Confessions of a Political Spouse

 

If you remember Ronald Reagan as the “Teflon president,” thank Pat Schroeder, the first woman elected to Congress from Colorado, who coined the term. She served as a congresswoman from Denver for almost 25 years, arriving in Washington, D.C., in 1972, with two children — one still in diapers — and a supportive and witty husband, Jim, who’s now written his account of that time. In Confessions of a Political Spouse, he describes his experience with a Washington establishment so decidedly male that he was continually called “Pat,” slapped on the back and assumed to be the one elected. His book is a companion to his wife’s memoir, 24 Years of House Work … and the Place is Still a Mess, as well as a biography, Pat Schroeder: A Woman of the House by Joan Lowy.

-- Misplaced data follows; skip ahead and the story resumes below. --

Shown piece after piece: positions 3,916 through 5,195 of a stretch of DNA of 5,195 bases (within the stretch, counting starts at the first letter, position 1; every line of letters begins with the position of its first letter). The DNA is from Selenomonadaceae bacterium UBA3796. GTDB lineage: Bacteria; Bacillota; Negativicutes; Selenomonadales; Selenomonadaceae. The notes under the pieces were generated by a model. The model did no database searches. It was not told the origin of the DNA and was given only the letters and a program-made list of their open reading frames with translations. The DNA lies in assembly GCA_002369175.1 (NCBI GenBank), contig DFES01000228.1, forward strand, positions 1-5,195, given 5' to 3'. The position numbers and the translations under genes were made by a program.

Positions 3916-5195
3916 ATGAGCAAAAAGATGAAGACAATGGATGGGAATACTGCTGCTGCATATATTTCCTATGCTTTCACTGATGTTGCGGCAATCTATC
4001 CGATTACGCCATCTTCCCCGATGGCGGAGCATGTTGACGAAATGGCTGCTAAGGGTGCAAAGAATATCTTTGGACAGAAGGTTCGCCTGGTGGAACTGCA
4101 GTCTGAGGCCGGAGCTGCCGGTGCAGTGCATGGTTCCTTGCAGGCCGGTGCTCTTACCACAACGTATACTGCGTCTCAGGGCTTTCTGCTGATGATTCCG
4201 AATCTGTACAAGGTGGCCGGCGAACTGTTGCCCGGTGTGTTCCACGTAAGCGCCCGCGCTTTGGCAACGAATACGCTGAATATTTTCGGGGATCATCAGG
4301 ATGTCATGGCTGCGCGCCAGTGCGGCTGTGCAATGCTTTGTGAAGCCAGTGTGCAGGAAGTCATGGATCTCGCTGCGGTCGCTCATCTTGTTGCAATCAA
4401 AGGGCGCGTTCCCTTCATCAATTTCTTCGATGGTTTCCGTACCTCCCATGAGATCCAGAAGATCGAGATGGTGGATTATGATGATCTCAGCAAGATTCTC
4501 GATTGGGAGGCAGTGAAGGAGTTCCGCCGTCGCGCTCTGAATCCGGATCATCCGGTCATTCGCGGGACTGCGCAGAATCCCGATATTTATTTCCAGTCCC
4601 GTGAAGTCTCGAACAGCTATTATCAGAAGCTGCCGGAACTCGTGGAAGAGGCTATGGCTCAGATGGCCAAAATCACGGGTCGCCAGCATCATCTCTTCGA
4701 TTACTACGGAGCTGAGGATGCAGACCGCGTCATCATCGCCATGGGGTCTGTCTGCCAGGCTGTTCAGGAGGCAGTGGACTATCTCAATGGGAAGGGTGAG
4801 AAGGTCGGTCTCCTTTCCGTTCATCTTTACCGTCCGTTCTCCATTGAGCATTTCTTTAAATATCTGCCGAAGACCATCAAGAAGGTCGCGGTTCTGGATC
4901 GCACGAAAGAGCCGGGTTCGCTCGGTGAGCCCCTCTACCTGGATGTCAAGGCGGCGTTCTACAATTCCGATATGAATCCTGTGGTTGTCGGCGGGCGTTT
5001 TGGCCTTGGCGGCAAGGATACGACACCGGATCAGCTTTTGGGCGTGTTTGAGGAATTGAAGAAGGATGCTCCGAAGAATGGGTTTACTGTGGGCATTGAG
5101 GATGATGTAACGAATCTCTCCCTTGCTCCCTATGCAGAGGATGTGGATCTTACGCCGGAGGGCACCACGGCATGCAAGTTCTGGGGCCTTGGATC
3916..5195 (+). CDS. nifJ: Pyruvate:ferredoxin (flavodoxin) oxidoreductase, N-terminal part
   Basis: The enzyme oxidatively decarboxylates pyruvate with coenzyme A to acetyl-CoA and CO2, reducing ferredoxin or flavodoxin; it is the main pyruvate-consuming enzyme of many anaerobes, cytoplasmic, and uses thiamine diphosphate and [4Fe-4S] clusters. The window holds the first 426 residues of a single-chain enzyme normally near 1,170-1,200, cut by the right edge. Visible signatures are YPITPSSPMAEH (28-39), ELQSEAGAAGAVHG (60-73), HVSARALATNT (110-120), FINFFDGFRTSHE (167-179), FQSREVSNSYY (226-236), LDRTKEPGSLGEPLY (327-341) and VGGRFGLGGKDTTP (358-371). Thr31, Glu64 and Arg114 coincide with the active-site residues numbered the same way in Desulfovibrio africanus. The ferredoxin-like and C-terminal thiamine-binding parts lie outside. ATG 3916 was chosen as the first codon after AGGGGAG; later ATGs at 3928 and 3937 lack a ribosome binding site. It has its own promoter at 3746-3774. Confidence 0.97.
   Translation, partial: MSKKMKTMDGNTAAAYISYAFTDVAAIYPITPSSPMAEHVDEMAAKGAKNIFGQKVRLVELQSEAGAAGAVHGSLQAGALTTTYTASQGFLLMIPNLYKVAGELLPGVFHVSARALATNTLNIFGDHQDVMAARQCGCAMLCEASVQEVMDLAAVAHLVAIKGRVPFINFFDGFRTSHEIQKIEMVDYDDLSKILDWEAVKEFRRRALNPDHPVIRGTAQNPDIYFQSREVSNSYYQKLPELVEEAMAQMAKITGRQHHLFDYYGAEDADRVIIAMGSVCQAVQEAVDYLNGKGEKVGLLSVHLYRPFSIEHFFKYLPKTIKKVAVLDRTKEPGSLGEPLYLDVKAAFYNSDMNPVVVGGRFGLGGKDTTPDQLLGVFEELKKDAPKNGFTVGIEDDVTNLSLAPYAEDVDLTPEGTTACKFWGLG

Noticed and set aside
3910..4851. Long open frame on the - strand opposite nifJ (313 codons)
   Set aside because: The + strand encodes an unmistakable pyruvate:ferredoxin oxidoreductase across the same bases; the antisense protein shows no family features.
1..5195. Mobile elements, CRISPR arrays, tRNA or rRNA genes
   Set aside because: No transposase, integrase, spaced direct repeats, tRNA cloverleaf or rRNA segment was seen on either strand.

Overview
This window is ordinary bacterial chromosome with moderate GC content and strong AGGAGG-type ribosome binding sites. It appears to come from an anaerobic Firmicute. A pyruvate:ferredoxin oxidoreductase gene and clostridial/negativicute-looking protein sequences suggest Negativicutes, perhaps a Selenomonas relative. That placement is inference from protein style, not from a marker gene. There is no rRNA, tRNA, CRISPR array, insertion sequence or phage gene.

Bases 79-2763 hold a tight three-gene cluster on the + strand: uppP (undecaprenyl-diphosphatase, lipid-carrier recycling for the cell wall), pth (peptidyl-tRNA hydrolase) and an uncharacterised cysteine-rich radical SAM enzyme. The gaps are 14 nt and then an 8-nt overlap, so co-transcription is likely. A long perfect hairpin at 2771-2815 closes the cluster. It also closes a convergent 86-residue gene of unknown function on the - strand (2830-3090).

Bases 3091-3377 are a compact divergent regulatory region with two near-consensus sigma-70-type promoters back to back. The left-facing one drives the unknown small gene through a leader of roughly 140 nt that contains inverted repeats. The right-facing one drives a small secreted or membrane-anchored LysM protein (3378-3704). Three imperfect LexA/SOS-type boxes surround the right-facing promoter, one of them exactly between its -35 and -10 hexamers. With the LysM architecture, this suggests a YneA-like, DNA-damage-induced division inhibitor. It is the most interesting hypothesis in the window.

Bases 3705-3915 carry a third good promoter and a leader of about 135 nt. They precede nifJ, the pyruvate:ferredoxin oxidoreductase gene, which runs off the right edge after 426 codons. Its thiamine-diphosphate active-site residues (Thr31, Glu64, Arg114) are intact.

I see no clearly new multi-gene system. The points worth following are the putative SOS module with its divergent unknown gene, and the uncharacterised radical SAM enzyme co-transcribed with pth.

As reviewed by Sandra Dallas in the Denver Post, Jim’s account adds more anecdotes about his engaging wife. She became a tough-minded member of the House Armed Services Committee, a champion of legislation benefiting women and children and — disappointing many supporters — an almost-candidate for the presidency. Pat Schroeder had a knack for making politics and family work, her husband says, and offers an unusual example: He “once found a business card for Joe the Balloon Man in Pat’s purse, and on the back, written in his own hand, was Shimon Peres’ private phone number.” 

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